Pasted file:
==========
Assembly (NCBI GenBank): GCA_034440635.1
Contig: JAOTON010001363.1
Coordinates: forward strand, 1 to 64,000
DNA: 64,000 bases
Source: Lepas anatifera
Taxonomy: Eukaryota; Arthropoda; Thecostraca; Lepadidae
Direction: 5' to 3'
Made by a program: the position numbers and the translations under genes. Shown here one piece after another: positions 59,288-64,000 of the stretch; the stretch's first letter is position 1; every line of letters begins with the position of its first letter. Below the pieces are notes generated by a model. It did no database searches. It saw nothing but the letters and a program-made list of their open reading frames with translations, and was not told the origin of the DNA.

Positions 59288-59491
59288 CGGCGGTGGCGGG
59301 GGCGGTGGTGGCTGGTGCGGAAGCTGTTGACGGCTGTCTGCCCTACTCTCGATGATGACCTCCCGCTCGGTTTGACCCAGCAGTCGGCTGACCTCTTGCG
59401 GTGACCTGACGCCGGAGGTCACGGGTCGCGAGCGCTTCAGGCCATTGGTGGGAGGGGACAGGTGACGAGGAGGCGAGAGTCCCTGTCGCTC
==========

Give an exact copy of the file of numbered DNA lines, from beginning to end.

Assembly (NCBI GenBank): GCA_034440635.1
Contig: JAOTON010001363.1
Coordinates: forward strand, 1 to 64,000
DNA: 64,000 bases
Source: Lepas anatifera
Taxonomy: Eukaryota; Arthropoda; Thecostraca; Lepadidae
Direction: 5' to 3'
Made by a program: the position numbers and the translations under genes. Shown here one piece after another: positions 59,288-64,000 of the stretch; the stretch's first letter is position 1; every line of letters begins with the position of its first letter. Below the pieces are notes generated by a model. It did no database searches. It saw nothing but the letters and a program-made list of their open reading frames with translations, and was not told the origin of the DNA.

Positions 59288-59491
59288 CGGCGGTGGCGGG
59301 GGCGGTGGTGGCTGGTGCGGAAGCTGTTGACGGCTGTCTGCCCTACTCTCGATGATGACCTCCCGCTCGGTTTGACCCAGCAGTCGGCTGACCTCTTGCG
59401 GTGACCTGACGCCGGAGGTCACGGGTCGCGAGCGCTTCAGGCCATTGGTGGGAGGGGACAGGTGACGAGGAGGCGAGAGTCCCTGTCGCTC